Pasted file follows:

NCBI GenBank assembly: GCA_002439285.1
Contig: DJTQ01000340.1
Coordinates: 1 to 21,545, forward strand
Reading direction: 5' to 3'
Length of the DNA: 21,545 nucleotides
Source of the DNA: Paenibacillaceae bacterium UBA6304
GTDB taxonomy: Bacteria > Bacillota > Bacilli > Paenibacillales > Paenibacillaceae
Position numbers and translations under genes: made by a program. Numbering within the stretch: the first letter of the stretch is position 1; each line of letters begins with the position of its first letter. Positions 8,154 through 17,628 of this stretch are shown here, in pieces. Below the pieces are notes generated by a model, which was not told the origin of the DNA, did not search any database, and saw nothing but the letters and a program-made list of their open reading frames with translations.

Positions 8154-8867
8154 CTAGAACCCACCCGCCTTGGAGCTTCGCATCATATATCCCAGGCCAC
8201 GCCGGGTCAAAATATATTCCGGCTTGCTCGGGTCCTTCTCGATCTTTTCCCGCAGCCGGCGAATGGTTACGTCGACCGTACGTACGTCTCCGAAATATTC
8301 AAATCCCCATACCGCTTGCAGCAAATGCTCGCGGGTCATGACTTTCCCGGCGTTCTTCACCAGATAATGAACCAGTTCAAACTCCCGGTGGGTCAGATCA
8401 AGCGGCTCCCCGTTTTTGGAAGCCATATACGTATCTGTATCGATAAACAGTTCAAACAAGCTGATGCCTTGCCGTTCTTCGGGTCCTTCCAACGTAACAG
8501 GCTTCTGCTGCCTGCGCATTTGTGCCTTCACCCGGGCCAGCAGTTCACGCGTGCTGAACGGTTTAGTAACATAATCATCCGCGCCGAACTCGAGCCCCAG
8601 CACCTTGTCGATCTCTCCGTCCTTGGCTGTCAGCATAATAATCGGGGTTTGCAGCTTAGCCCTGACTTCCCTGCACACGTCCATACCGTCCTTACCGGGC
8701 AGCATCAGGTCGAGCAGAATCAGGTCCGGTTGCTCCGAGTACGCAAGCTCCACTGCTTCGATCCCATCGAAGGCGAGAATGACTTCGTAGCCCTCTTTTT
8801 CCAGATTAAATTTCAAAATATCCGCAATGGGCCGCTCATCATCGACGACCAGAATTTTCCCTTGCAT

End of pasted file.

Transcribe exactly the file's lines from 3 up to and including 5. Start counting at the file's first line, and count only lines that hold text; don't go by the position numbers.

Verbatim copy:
Coordinates: 1 to 21,545, forward strand
Reading direction: 5' to 3'
Length of the DNA: 21,545 nucleotides